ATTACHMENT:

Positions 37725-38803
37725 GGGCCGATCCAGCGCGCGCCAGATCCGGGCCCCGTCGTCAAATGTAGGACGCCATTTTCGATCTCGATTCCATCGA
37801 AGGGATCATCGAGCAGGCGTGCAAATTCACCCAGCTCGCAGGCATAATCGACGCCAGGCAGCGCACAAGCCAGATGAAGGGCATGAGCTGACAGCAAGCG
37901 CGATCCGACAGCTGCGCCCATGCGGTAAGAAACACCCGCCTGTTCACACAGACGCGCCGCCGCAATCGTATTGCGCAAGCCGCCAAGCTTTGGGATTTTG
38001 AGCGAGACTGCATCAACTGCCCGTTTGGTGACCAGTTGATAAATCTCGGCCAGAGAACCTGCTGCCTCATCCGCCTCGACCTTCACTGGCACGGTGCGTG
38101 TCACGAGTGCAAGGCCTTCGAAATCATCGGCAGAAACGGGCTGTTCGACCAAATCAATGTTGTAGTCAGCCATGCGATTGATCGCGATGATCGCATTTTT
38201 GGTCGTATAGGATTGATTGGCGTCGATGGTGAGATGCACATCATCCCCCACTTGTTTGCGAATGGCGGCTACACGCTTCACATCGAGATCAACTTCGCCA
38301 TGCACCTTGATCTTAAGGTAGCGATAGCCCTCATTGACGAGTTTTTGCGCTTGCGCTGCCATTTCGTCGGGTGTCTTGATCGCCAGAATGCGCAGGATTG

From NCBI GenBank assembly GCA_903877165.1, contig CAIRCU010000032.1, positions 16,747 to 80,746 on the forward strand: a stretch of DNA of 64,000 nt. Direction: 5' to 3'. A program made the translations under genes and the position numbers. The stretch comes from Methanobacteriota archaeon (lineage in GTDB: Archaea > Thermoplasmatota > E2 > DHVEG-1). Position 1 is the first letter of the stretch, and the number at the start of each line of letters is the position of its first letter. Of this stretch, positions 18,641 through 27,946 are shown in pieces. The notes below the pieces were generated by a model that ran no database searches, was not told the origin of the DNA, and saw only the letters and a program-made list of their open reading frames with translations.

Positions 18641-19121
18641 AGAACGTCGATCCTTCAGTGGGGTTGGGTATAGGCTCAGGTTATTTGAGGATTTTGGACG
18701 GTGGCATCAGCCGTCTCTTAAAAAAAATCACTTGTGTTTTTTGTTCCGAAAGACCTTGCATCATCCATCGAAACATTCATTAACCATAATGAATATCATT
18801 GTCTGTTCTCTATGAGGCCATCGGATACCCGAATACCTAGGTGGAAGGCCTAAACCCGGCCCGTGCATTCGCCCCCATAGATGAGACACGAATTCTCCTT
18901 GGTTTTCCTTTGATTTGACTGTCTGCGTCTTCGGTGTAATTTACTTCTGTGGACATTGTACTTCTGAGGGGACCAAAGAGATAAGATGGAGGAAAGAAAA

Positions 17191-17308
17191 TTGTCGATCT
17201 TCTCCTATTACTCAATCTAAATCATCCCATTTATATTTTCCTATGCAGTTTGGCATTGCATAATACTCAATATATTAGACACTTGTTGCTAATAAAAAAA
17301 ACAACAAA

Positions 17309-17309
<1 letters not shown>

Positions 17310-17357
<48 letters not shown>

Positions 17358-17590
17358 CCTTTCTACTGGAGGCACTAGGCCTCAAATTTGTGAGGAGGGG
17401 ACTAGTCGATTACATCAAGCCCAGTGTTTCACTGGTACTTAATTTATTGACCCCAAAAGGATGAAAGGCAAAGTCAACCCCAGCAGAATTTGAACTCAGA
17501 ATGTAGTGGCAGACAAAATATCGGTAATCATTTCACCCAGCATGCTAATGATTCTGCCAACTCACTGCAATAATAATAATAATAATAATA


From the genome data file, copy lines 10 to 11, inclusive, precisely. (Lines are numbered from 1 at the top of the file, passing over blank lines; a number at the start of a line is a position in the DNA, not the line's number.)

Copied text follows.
Positions 18641-19121
18641 AGAACGTCGATCCTTCAGTGGGGTTGGGTATAGGCTCAGGTTATTTGAGGATTTTGGACG